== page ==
An article from our Cultural Intelligence newsletter…
There is little doubt that leaders nowadays are much more attuned to the need to understand and improve their workplace culture. More and more, leaders realise that their culture can be a single point of difference that can yield incredible results.
Kmart in Australia and New Zealand is a classic example of this. From having literally lost money for 10 consecutive years, the transformation of that organisation now sees it as Australia’s leading retailer with profits to the tune of half a billion dollars. Now that transformation cannot be attributed only to cultural transformation – but a commitment to a revitalised culture was one of a few strategic priorities that was driving the Kmart leadership team.
As with many concepts that gain more exposure, the notion of workplace culture is at risk of being deployed in ways that at best don’t help organisations and at worst can do more harm.
An example of this is an instance where we were asked NOT to use the term ‘culture’ in our work with leaders and staff, given that it had earned such a bad name from efforts to focus on it in the past. We are not kidding!
This harm can take more subtle forms however.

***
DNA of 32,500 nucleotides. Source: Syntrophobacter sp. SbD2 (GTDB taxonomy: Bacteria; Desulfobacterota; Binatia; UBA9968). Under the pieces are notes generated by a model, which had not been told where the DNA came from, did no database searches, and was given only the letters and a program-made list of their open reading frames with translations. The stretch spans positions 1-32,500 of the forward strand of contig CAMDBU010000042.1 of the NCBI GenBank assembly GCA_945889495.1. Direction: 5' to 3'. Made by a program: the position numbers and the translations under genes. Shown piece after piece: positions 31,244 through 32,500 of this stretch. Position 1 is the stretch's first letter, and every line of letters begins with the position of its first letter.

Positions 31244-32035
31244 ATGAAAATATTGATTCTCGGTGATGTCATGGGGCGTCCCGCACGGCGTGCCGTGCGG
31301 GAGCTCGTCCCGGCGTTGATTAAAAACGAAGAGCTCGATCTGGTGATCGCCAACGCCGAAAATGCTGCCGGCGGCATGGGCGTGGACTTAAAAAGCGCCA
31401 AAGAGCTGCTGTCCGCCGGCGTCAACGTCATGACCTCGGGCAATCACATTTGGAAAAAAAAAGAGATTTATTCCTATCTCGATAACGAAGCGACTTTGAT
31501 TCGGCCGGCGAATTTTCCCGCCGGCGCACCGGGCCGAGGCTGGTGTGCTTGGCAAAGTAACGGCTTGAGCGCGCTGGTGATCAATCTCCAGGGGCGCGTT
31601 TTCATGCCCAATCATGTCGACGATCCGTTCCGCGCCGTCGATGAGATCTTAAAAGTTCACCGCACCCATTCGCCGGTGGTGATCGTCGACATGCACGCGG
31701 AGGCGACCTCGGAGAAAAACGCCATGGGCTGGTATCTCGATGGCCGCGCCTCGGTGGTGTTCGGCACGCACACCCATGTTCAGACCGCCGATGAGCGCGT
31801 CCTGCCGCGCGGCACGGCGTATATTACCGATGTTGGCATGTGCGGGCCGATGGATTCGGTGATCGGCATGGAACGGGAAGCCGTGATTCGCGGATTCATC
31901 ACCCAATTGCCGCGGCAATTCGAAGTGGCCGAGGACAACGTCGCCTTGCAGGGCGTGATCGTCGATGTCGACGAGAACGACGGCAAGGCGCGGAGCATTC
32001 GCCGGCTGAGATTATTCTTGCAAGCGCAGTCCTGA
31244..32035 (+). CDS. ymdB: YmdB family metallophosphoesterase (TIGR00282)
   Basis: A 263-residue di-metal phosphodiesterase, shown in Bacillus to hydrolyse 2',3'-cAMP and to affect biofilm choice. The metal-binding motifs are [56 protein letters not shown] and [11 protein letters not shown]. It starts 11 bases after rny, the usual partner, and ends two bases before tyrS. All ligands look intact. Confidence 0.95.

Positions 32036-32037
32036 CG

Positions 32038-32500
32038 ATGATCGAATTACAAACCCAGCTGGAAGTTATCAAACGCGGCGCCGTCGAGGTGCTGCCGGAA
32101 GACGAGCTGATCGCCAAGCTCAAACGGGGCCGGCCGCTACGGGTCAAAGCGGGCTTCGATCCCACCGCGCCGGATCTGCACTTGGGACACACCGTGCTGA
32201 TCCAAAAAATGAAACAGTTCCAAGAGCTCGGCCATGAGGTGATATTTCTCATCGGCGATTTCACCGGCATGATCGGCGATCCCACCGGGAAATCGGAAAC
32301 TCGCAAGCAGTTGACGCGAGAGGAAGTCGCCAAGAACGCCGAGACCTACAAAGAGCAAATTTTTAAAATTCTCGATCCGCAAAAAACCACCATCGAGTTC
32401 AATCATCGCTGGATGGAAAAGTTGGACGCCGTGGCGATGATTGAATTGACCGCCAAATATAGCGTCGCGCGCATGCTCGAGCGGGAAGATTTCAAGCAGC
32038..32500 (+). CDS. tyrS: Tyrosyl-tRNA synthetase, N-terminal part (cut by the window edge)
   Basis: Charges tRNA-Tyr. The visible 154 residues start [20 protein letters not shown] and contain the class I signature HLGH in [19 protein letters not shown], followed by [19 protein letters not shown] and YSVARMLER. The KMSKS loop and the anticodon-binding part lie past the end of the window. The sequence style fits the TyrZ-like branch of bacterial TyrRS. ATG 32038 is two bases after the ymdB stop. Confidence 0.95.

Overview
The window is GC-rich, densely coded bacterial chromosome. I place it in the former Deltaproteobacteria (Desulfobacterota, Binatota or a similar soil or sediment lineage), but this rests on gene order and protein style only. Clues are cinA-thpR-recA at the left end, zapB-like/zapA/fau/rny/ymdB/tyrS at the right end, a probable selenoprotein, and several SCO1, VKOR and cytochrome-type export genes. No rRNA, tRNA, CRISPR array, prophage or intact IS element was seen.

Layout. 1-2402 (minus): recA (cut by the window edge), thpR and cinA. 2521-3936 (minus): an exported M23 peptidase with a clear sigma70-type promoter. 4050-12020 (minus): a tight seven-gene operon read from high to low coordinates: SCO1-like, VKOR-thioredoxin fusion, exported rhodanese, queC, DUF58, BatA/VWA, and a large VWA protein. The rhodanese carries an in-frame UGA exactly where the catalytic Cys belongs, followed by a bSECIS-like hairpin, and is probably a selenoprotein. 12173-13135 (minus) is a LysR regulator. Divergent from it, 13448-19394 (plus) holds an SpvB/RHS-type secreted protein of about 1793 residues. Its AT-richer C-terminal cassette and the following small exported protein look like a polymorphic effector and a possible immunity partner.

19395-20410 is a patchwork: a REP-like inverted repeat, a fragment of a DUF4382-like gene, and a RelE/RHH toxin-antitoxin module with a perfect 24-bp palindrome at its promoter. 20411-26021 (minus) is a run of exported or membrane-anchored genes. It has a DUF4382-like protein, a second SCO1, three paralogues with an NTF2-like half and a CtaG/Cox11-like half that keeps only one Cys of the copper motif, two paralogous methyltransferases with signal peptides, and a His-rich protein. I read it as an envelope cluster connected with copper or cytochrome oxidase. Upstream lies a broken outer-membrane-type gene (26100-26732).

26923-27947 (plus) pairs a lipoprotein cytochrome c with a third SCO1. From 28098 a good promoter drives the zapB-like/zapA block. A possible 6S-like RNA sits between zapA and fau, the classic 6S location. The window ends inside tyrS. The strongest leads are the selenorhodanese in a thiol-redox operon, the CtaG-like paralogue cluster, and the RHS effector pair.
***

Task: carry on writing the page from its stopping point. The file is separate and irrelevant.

Culture is now so often equated with many things – employee engagement, wellness, and perks to name only a few.
This results in culture being viewed as generic ‘catch all’ which does the concept no good.
We’ve just come across yet another article on culture that explores the benefits of an improved culture (fair enough!). Yet it loses us when the author references the key indicators of a good culture which are listed as:
- happiness at work
- engagement at work
- concentration at work
- sense of teamwork and belonging
Now don’t get us wrong. These are important indicators. The risk for leaders is that these (or similar) indicators become the sole points of focus across an entire organisation. In our view, leaders must be more strategic in their thinking – as what works in one organisation almost certainly won’t work in the next organisation.
To get strategic with culture requires leaders to identify the kind of culture necessary for the organisation to be truly successful while making it a great place to work (side note: we have a tool that enables teams to address this very question – reach out to us to learn more). Once those ‘Key Cultural Attributes’ have been identified and agreed upon, they then become the culture priorities that must drive behaviours.
This kind of approach is a strategic one – one where leaders understand that their culture underpins performance at individual and enterprise-wise levels.
Steve Simpson is an international speaker, author and consultant who works with companies across the globe to help them understand and strategically improve their corporate culture www.steve-simpson.com. Professional Speakers Australia recently bestowed the Australian Educator of the Year Award to Steve